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Quake-hit Japanese towns overwhelmed with bodies

Saturday March 19, 2011 08:40:57 PM, DPA

Tokyo: Quake and tsunami ravaged communities in northeastern Japan struggled to cope with an influx of bodies Saturday while a glimmer of hope was short-lived when news of a rescue from the rubble eight days after the quake proved unfounded.

Morgues and crematoria in the disaster zone have been overwhelmed with bodies. They have been hit with a shortage of fuel to burn the remains as well as dry ice and body bags to preserve them, the Yomiuri Shimbun newspaper reported.

Hygiene worries prompted the Miyagi prefectural government to allow the burial of victims without cremation, a practice highly uncommon, accounting for only 0.04 percent of all usual burials.

Officials in some cities in Iwate prefecture have also resorted to burials, but have complained of lacking the experience to know how to go about it.

"We don't really have the know-how to bury these bodies," an official dealing with the issue told the newspaper. "We don't know how much land a burial will require or where the best place for it is."

Authorities there have asked inland cities to take the bodies and cremate them, but that effort has also been hindered by lack of fuel for transportation.

Also in Miyagi, soldiers found a man in the second storey of a partially collapsed house Saturday in Kesennuma, leading to news flashes around the world that a quake survivor had been found.

The man, in his 20s, was apparently uninjured but in shock and unable to speak. Disaster experts say the usual limit for survival after a quake is 72 hours.

But his family later said Katsuharu Moriya had been staying in an evacuation centre since the March 11 disaster and decided to return to his home Friday to clean it up, the Kyodo News agency reported.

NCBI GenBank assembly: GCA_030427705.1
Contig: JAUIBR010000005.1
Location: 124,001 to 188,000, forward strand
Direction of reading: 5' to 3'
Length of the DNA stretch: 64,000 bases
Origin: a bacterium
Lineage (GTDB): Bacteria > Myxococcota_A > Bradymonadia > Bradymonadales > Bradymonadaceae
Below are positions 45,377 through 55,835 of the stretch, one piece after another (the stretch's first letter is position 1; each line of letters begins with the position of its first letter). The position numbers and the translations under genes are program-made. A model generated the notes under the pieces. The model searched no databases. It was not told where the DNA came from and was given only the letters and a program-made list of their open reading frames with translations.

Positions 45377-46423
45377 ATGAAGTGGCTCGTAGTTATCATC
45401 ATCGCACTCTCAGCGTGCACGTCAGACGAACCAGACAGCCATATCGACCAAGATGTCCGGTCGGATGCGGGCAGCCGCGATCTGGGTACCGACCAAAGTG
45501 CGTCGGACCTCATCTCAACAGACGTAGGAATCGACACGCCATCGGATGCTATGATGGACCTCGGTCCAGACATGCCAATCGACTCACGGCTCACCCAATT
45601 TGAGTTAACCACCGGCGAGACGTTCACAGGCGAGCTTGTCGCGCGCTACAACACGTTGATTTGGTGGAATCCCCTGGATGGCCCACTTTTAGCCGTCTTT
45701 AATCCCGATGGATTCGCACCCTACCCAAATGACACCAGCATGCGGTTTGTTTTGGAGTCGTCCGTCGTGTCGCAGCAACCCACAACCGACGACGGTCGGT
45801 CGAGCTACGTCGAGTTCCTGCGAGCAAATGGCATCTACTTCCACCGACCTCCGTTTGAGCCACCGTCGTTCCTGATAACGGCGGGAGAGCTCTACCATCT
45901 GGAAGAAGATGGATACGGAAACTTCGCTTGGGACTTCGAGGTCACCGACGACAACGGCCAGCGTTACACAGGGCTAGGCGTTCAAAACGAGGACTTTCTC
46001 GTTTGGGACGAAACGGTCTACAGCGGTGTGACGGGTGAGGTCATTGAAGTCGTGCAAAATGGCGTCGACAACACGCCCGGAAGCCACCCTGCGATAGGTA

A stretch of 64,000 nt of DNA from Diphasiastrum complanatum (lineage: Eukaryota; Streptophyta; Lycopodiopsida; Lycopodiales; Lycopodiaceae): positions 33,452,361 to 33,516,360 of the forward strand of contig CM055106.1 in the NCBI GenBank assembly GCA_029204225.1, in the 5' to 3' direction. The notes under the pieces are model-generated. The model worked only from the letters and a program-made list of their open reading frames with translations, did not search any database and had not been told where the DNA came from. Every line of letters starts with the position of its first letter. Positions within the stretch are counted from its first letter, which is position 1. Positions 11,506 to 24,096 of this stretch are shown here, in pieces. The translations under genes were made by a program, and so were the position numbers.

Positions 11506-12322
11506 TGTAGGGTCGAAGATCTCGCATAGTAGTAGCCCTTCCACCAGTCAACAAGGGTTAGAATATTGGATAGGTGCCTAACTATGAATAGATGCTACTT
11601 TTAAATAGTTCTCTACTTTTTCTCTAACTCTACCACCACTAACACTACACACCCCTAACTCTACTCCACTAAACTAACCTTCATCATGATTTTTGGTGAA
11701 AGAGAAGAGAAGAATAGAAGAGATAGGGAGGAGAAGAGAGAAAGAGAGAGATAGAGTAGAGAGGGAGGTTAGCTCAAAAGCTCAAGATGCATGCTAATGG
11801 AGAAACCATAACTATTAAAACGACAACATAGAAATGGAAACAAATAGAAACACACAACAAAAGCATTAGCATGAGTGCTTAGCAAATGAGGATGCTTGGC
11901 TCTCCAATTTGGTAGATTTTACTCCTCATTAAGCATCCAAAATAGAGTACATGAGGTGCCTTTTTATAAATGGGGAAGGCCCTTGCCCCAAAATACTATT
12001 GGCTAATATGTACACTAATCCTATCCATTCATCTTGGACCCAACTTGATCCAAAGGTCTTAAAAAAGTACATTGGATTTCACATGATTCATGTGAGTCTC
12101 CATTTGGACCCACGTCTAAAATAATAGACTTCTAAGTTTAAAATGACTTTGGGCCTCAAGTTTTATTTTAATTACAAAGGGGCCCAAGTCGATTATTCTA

The scale of the disaster's impact on lives, infrastructure and the economy was still being determined more than a week later. The National Police Agency raised the toll Saturday to 7,197. More than 10,900 people remained missing, it said.

The new toll exceeded the more than 6,400 deaths caused by the 1995 earthquake that hit the coastal city of Kobe.

As last week's survivors grieved and struggled to find basic necessities, they have been shaken by hundreds of aftershocks.

The Meteorological Agency said a record 262 aftershocks of magnitude 5 or more had been measured since Friday, two-and-a-half times the number registered after a 1994 magnitude 8.2 quake in Hokkaido.

Three aftershocks greater than magnitude 7 have been recorded, the greatest at 7.5, and 49 have registered 6 or greater, the agency said.

"We need to remain vigilant because an earthquake focused in an oceanic area could cause strong aftershocks as late as 10 to 20 days afterward," Takashi Yokota, head of the agency's Earthquake Prediction Information Division, was quoted as saying by Kyodo.

Another natural phenomenon to fear were high spring tides that the Meteorological Agency warned would begin Saturday and last a week. It warned that some land sank after the March 11 quake and was therefore more vulnerable to the tides.

Meanwhile, the government focused its efforts on caring for survivors.

Temporary housing was beginning to be built for some of the 387,000 people now living in 2,200 shelters as the government sought to transfer some of them further away from the disaster zone to better, more intact housing.

Construction began for 200 temporary housing units capable of housing two to three people each at a schoolground in Rikuzentakata in Iwate prefecture, which plans to build 8,800 such houses.

Construction of similar units at a baseball field in Kamaishi, also in Iwate, was delayed because petrol shortages had prevented construction materials from arriving, local officials said.

Meanwhile, the main opposition leader turned down an offer by unpopular Prime Minister Naoto Kan to join his cabinet as deputy prime minister and minister in charge of the government's response to the earthquake and tsunami.

Kan said he wanted to work closely with the opposition parties to cope with what he has described as the nation's "worst crisis since Word War II".

But Liberal Democratic Party leader Sadakazu Tanigaki declined the offer, saying the proposal was too "abrupt".







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Picture of the Day

President of India Mrs. Pratibha Devisingh Patil addressing at the inauguration of the National Festival of Tribal Dances, ‘PRAKRITI’, in New Delhi on March 16, 2011. Union Minister for Housing and Urban Poverty Alleviation and Culture, Kum. Selja, Union Minister for Tribal Affairs Kantilal Bhuria and Minister of State for Tribal Affairs Mahadev S. Khandela are also seen.

(Photo: Mukesh Kumar)



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